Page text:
Joris Kuipers’s works are based on historical scientific anatomical sources from the woodcuts from the hand of Andreas Vesalius to CT-scans, MRI-scans and autopsy images and the plastinations of Gunther von Hagens. As in medical practice, he dissects the body layer by layer. After this fragmentation, the body is rearranged in a non-rational manner, in order to reveal emotional significance. His current works are concerned with the deconstruction of bodies and heads. These works are based on a Tibetan Buddhist ritual, whereby the body of a deceased person is cut up in pieces in order to liberate the soul. Another source of inspiration is de-constructivism, the architectural movement taking its departure from the assumption of an insecure and confusing society, which is expressed in the design of buildings.
In the room-size installation ‘Goodbye George, burn the ship come spring’on which Kuipers is currently showing, the open and partially exploded bodies hanging down represent the yearning for an egoless mental condition, independence through absence of religeon, skin colour, gender and sexual inclination.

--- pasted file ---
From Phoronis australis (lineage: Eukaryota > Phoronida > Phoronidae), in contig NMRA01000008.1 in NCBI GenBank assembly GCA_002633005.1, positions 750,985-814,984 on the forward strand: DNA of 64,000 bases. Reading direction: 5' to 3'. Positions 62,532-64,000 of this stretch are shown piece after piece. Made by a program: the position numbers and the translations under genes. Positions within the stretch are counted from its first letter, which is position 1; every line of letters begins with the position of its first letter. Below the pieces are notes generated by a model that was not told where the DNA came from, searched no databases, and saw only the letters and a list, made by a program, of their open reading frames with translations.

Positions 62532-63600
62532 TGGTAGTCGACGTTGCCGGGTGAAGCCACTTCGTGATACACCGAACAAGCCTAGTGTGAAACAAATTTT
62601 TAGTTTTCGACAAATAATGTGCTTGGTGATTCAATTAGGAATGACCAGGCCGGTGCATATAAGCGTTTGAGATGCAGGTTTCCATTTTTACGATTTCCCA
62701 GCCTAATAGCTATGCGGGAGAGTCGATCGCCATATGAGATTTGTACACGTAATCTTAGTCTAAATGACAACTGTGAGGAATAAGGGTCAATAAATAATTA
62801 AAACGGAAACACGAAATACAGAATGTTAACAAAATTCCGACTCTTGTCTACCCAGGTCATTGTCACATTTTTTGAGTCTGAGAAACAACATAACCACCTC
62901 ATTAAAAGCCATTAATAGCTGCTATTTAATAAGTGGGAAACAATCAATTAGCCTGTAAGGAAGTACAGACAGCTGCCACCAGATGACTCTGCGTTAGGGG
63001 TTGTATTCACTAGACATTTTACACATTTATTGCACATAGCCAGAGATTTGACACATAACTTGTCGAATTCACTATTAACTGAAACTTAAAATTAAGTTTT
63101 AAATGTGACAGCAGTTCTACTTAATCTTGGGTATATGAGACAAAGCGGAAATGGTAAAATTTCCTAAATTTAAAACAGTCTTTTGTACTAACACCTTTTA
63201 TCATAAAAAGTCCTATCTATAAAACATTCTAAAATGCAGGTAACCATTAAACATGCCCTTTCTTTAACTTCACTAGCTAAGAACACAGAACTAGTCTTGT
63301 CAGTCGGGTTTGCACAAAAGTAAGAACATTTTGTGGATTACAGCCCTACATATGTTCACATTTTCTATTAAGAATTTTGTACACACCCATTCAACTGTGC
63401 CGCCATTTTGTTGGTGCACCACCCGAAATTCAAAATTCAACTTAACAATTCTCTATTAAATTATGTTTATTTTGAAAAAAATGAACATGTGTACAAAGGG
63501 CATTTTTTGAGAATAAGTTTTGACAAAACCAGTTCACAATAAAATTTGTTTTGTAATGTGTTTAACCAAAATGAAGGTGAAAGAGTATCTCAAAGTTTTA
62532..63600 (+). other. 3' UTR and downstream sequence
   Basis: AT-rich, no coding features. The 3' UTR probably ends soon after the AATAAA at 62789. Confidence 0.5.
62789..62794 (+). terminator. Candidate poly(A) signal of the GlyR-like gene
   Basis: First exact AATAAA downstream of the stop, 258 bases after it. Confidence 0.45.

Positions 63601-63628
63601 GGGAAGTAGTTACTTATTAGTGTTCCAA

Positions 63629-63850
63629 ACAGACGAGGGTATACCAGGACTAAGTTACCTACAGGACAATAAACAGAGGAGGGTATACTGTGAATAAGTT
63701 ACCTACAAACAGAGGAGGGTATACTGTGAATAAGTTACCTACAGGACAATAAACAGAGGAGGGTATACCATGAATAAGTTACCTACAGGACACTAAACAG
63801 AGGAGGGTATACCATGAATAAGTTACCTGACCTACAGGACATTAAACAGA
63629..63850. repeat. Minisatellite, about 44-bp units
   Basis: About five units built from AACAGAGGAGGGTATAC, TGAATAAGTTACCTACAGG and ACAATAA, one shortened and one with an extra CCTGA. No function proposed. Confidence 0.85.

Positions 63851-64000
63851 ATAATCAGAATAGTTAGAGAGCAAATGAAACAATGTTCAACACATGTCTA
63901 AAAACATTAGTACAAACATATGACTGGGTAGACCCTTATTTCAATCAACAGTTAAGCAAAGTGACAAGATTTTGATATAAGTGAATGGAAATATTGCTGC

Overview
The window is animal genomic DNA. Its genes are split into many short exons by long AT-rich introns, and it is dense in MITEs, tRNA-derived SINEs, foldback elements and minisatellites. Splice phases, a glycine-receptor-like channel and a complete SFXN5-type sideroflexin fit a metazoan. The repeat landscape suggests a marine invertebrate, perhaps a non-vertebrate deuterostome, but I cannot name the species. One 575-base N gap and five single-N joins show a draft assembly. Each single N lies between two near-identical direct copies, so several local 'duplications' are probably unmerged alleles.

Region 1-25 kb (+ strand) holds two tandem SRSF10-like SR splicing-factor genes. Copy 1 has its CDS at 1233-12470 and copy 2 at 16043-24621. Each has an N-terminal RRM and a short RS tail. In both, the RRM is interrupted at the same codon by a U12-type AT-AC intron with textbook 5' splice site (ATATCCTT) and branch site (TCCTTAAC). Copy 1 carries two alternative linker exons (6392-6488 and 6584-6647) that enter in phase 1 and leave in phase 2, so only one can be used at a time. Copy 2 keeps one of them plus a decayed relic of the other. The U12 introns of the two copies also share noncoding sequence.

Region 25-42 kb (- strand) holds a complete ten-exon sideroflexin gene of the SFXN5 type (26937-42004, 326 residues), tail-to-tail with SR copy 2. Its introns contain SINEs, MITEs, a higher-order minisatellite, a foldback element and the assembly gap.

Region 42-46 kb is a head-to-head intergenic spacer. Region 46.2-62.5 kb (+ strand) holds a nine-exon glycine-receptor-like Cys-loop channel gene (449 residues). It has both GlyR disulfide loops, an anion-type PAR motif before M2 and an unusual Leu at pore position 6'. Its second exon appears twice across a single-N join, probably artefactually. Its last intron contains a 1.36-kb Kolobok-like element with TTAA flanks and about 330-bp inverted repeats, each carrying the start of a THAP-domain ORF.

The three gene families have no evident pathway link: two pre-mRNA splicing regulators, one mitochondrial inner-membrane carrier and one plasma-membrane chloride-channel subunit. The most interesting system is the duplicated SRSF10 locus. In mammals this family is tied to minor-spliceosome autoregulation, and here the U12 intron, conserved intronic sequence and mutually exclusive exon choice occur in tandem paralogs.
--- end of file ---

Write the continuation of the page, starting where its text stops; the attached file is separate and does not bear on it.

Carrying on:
The works’ floating refers to the wish to be released from gravity.
‘The wish to fly is deeply rooted within us. It comes to the surface in our dreams, fantasies, mythologies, fairy tales and comics, representing the liberation from the body, the sublimation of the erotic, the illustration of omnipotence and the transition from life to death; in essence, it always symbolizes the crossing of borders.’ (1)
The series of hanging sculptures will be complemented bij the installation ‘Völlig losgelöst’. “At first glance, the work may seem no more than a colourful array of shapes. Upon closer inspection, however, all parts combine into an anthropomorphic skull, fanning out and dissolving, with the spectator at its centre. The title ‘Völlig losgelöst’ [‘loosened completely’] refers to Peter Schilling’s popsong ‘Major Tom’ (1983). Its text is all about the sensation of being weightless and the desire to just vanish into space. Within the context of this art work, weightlessness and physically hovering rather has a more spiritual meaning. Dissolving a human head refers to hallucinating as a desire to escape, and in a wider, deeper context to letting go of one’s ego.”
(1) Edzard Mik, Zaha Hadid Een visioen van gewichtloosheid (A vision of weightlessness), Vrij Nederland, november 2010, p.67